Now this may very well be true. And I believe that there is a judgment that we will face for the way we’ve lived our lives but I don’t believe it is God who throws us in that jail. I believe we place ourselves in it by those same actions that we then attribute to God’s judgment and I think we’ll see this as we take a closer look at what made this servant so wicked, so unable to forgive a mere fraction of the debt that he himself had just been forgiven?

When I think about my own experiences with forgiveness, it’s clear to me that the only reason I’m able to forgive at all, is because I have been forgiven, because thanks to someone else, I know how it feels to have my debts cancelled and my credit restored. It’s an incredible experience, but it’s never one of my own doing. All I have ever been able to do is ask for it, but when it has been granted it has come to me from outside myself, a free gift from someone who I have hurt, who I have owed, but who’s decided that what’s more important than getting even with me is remaining in a loving relationship with me.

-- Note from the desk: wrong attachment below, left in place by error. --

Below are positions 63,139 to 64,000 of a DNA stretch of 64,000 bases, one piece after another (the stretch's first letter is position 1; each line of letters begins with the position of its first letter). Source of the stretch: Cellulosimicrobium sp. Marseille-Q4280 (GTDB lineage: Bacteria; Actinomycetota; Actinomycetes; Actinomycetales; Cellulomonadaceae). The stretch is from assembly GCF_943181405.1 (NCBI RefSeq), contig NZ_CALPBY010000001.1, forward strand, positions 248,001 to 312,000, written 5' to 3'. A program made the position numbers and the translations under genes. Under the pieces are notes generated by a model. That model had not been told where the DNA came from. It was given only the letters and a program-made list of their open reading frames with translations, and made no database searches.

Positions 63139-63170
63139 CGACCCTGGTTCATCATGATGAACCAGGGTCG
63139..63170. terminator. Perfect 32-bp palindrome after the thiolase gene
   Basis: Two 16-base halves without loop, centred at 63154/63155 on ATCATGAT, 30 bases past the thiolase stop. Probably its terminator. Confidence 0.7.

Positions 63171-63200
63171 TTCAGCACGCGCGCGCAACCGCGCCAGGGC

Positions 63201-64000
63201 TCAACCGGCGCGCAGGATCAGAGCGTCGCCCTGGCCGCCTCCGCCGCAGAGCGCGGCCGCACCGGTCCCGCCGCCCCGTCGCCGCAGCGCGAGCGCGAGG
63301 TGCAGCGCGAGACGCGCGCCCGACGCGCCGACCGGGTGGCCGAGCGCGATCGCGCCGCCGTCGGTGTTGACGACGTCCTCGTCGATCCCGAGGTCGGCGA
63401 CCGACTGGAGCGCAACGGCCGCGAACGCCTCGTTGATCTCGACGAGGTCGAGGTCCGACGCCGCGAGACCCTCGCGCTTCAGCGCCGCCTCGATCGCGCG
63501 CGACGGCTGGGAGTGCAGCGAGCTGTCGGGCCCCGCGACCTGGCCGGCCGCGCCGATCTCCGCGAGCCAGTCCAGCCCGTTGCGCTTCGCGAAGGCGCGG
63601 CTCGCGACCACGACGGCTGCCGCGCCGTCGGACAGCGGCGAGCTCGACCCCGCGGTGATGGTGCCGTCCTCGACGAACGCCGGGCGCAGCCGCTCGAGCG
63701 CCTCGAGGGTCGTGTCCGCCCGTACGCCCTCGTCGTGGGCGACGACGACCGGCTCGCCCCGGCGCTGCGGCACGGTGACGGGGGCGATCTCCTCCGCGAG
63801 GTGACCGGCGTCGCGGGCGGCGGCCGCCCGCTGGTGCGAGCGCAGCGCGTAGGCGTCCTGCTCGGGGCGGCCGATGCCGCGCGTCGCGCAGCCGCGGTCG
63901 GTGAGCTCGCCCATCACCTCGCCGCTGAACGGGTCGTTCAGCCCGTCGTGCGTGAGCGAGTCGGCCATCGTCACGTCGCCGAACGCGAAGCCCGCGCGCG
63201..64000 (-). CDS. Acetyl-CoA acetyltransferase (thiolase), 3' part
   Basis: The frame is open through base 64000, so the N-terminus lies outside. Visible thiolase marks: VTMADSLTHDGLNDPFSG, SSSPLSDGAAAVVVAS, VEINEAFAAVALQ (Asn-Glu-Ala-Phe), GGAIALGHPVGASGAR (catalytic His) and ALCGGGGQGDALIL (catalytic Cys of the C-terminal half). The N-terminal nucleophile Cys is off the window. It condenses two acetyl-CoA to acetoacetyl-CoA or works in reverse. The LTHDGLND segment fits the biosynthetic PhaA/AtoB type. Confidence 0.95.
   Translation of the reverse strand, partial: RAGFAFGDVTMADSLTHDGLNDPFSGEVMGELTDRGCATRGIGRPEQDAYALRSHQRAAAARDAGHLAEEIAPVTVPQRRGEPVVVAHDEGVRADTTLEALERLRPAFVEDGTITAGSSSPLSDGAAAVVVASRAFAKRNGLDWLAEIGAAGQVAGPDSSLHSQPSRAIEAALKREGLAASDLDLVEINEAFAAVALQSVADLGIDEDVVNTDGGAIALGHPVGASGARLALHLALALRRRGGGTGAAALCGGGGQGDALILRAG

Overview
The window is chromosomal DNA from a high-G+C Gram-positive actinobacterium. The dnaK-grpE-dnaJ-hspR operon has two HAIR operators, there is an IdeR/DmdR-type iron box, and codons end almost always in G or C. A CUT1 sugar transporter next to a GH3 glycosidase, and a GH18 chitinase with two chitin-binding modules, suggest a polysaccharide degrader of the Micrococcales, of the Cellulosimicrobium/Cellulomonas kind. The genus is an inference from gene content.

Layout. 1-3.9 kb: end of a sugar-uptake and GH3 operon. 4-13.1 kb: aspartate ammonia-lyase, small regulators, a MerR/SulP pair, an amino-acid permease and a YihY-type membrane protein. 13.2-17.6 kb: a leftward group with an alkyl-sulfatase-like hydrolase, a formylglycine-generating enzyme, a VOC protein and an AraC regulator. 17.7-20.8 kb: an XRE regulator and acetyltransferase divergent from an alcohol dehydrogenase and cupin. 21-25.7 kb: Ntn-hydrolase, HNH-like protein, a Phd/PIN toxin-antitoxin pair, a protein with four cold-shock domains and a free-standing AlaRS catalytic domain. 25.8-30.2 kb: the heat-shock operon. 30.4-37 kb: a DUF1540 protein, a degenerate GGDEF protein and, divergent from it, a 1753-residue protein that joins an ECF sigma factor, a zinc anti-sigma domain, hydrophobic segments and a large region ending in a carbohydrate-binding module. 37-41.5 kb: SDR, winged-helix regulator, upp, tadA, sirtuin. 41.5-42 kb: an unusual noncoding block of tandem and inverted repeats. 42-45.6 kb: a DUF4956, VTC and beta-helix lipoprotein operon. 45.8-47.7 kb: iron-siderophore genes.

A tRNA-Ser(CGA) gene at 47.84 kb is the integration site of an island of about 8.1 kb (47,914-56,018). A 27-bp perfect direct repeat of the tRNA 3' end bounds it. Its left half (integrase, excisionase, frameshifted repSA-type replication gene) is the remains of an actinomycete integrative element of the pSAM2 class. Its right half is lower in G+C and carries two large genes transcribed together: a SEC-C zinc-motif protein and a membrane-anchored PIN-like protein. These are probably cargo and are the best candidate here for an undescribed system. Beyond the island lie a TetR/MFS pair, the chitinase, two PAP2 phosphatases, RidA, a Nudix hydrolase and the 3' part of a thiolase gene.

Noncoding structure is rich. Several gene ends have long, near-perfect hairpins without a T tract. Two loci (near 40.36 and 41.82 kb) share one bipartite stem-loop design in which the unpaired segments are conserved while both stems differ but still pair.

What I’ve come to believe is that a lot of conflict and suffering among people could be wiped out if each one of us would do one truly simple thing: honestly, and deeply accept responsibility for our humanness. Think about all of the times we’ve gotten into meaningless arguments or trouble just because we could not stand to look at the painful truth about ourselves.

There really is no earth shattering news here if you think about it. It’s called the human condition. It’s called the doctrine of sin. And every one of us is affected by it. Most of us live in the world of me and mine. Most of us have to make a special effort to work at being thoughtful of others, at being good listeners, at being really honest and spiritually disciplined with our own behavior.